- Take very little VFO power The oscillator injection on Q1 is to the gate, it takes zero power of local oscillator injection (the current never flows into the JFET gate). This results in the VFO running cooler and with less drift and less current consumption!
- Needs no post-mix amplifier This mixer is insensitive to termination and it is unidirectional. The signals will not flow back from the drain to the source. You don’t need to follow this up with a post mixer amplifier that will draw even higher current. Conventionally, a diode mixer needs 5 milliwatts of local oscillator, which means that the oscillator itself must draw about 100 milliwatts to produce it and the diode mixers invariably need a post mix amplifier with about 20 ma of standing current, which, at 12 v will amount to 12 x0.02 = 240 milliwatts of power. In effect, together, the diode mixer and its post-mixer amplifier up the receive budget by 340 milliwatts. People of the GQRP and QRPARCI clubs have attempted DXCC with those power levels!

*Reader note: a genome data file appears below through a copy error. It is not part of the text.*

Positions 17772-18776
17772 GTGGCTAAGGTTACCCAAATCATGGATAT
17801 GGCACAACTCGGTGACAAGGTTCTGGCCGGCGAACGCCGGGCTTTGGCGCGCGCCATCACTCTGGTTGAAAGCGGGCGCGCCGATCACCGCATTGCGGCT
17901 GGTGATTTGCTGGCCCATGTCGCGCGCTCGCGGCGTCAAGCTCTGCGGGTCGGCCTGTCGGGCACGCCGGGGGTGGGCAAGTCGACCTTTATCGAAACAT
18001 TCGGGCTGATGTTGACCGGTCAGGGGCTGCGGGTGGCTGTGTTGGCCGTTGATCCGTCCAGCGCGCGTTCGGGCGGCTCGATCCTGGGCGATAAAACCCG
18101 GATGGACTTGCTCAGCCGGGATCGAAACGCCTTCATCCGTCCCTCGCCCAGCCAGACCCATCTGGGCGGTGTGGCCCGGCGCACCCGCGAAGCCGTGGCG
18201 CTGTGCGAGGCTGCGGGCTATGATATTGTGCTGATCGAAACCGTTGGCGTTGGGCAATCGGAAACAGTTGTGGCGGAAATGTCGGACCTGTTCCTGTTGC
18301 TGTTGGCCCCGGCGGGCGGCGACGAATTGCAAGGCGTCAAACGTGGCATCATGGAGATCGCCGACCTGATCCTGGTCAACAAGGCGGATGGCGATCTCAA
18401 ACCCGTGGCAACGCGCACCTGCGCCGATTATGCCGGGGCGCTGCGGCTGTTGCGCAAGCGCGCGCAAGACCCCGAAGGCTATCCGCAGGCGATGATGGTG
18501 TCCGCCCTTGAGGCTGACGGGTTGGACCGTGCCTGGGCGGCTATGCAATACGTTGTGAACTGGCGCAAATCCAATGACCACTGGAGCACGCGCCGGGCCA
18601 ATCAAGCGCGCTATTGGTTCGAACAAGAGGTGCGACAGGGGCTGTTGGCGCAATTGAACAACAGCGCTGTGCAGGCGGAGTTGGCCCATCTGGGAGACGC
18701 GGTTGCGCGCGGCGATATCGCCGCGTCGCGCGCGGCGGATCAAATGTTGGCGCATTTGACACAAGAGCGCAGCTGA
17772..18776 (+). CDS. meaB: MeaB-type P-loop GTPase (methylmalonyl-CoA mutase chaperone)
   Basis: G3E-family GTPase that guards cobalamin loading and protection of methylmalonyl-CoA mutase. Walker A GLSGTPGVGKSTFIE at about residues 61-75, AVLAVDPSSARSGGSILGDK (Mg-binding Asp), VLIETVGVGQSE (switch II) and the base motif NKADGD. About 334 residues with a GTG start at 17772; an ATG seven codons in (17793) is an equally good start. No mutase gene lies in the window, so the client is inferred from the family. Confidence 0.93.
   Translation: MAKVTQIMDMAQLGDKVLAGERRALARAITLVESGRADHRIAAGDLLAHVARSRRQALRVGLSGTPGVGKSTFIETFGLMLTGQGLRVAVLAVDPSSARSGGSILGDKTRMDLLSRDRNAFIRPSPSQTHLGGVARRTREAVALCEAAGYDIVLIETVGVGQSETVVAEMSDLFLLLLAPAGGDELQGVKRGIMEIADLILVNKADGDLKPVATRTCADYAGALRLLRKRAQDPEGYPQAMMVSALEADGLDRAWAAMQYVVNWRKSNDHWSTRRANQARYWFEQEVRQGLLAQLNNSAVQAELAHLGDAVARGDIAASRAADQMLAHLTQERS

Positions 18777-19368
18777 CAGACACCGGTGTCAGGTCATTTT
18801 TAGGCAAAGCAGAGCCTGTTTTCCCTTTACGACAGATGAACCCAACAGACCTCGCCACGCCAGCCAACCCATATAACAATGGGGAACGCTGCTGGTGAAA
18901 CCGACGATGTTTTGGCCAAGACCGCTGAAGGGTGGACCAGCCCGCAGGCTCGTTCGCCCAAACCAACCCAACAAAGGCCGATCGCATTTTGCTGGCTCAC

- You can pick your own working impedance. To get upto 10 dB of gain, you will need to set the input and the output impedances to around 2000 ohms. However, at lower the impedance and the gain will decrease but the other mixer parameters will remain as they are! You can put this into LTSpice and smoke it. This makes the job of matching input to an RF band pass filter or the output to a crystal filter very easy.
- The output has an unsuppressed local oscillator. There is no balance, at least, in this simple design. We can add balance by using another similar mixer in push-pull configuration though as a receiver front-end mixer, our purpose is served without needing to suppress the local oscillator. The RF front-end can directly drive the crystal filter. However, the cascode mixer is unsuitable as a transmit mixer due to this oscillator leakage and we will use an NE612 for that as discussed later.
- Noise figure is 4 dB. This is really sensitive. You can build high grade VHF/UHF mixers with this sensitivity.